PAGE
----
What the Words “In Good Times & Bad” Really Mean


As a non-denominational wedding officiant I get to meet many people – it’s one of the reasons why I love what I do!

After a ceremony I’ll sometimes be stopped by a guest who wants to share their story with me and sometimes I’ll get an unexpected email from a person who attended one of my ceremonies.

Vivian (name changed) is a friend to the mother of one of my brides from earlier in the year. This is an excerpt from an email she wrote me:

Four years ago my husband Jake was terminated from his job at the age of 59. As you can imagine, he experienced depression and a loss of identity. Because he had two open-heart surgeries in the previous ten years, he didn’t have it in him to begin a new corporate career. He prayed for direction, asking to be shown a way. 

Originally, he came to LA to be a comedy writer. Through a series of events, he now has his work on GoComics.com. He receives mail from many who thank him for the smiles, saying his cartoons helped them through chemo and other difficult life events.

The inspiring thing about my husband’s journey that motivates me is that life is full of opportunities, often unknown, and that every day is a new beginning – perhaps the opportunity to reinvent oneself, to dare to try something we always dreamed about.


I am moved by Vivian’s tribute to Jake – which was really her tribute to their married life.

As a wedding officiant I am privileged to witness the giving of so many couples’ vows. And while those vows can swerve from the very silly to the very profound, Vivian’s admiration of Jake reminds me that in its essence the marriage vow is grounded in thanks and hope.


Vivian reminds me that there is no gratitude without hope.


To give thanks for what we can see also acknowledges that there is more to come because “every day is a new beginning.” However, I think it’s easier to say, “I’m thankful” than it is to say, “I’m hopeful.”


That’s because real hope is always big and it requires that we have a generous attitude looking to the future. And that takes courage. Vivian and Jake, each and together, are courageous people.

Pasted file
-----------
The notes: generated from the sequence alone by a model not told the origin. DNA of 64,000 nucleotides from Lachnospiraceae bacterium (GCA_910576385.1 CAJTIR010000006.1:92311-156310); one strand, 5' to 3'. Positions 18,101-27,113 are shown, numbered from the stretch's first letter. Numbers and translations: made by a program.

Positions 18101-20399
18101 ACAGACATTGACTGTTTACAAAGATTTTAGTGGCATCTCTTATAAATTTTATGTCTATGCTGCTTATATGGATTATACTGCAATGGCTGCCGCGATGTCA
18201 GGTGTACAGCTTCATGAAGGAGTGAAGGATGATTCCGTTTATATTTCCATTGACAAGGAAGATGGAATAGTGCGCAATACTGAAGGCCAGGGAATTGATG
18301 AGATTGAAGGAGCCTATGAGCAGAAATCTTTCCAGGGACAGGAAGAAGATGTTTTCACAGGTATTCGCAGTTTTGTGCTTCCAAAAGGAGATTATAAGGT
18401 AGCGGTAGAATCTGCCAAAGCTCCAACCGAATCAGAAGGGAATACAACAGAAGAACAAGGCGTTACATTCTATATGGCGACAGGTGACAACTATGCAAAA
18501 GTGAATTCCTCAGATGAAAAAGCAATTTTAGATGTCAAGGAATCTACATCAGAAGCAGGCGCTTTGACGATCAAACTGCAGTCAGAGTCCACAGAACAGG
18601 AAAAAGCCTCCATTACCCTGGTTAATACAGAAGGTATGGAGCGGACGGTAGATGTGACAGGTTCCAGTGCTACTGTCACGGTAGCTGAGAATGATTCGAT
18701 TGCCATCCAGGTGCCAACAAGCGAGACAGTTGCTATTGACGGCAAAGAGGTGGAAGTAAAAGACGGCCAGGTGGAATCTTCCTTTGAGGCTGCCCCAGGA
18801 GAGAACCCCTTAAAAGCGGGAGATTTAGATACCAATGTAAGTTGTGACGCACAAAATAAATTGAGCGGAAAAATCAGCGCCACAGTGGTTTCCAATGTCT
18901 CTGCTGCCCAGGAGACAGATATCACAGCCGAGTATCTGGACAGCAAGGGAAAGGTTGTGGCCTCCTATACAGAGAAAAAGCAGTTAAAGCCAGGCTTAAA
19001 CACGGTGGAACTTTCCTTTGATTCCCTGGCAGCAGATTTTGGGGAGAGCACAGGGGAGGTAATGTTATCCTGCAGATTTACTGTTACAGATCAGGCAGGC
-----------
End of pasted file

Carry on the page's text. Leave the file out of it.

I’m challenged by Vivian’s story because I don’t think I’m a hopeful person. I think “to hope” can seem like it’s leaving things up to chance and I don’t want to take a chance on chance because I’m never lucky!


And I don’t think I’m really a grateful person because I’m never satisfied. I keep pushing myself without pausing to take stock of what I’ve accomplished and what has been given me.


So what to do? 


Live from cautious hope?

Live with meager thanks?

That simply won’t do.

I think we’re asked to do what Jake and Vivian did.


Vivian loved her husband by bearing witness to his pain and struggle. And in Vivian’s unwavering gaze, Jake was able to remember what he’d forgotten – his love of humor.


And so, somehow, in that mixture of faith and hope, fear and love, together they were able to strive to create anew their life – present and future – despite the sirens of the unknown. 


I think that this is the truest of loves – the love that a wedding honors and celebrates!


What about you? What are you promising in your vows??


I am a Los Angeles-based non-denominational wedding officiant. During the last twenty years, I’ve officiated over one thousand non-denominational, inter-faith and cross-cultural weddings.


For more insights and tips on the writing of your wedding vows

check out my book:

How to Write Your Vows: Giving Voice to What Is Deep Within

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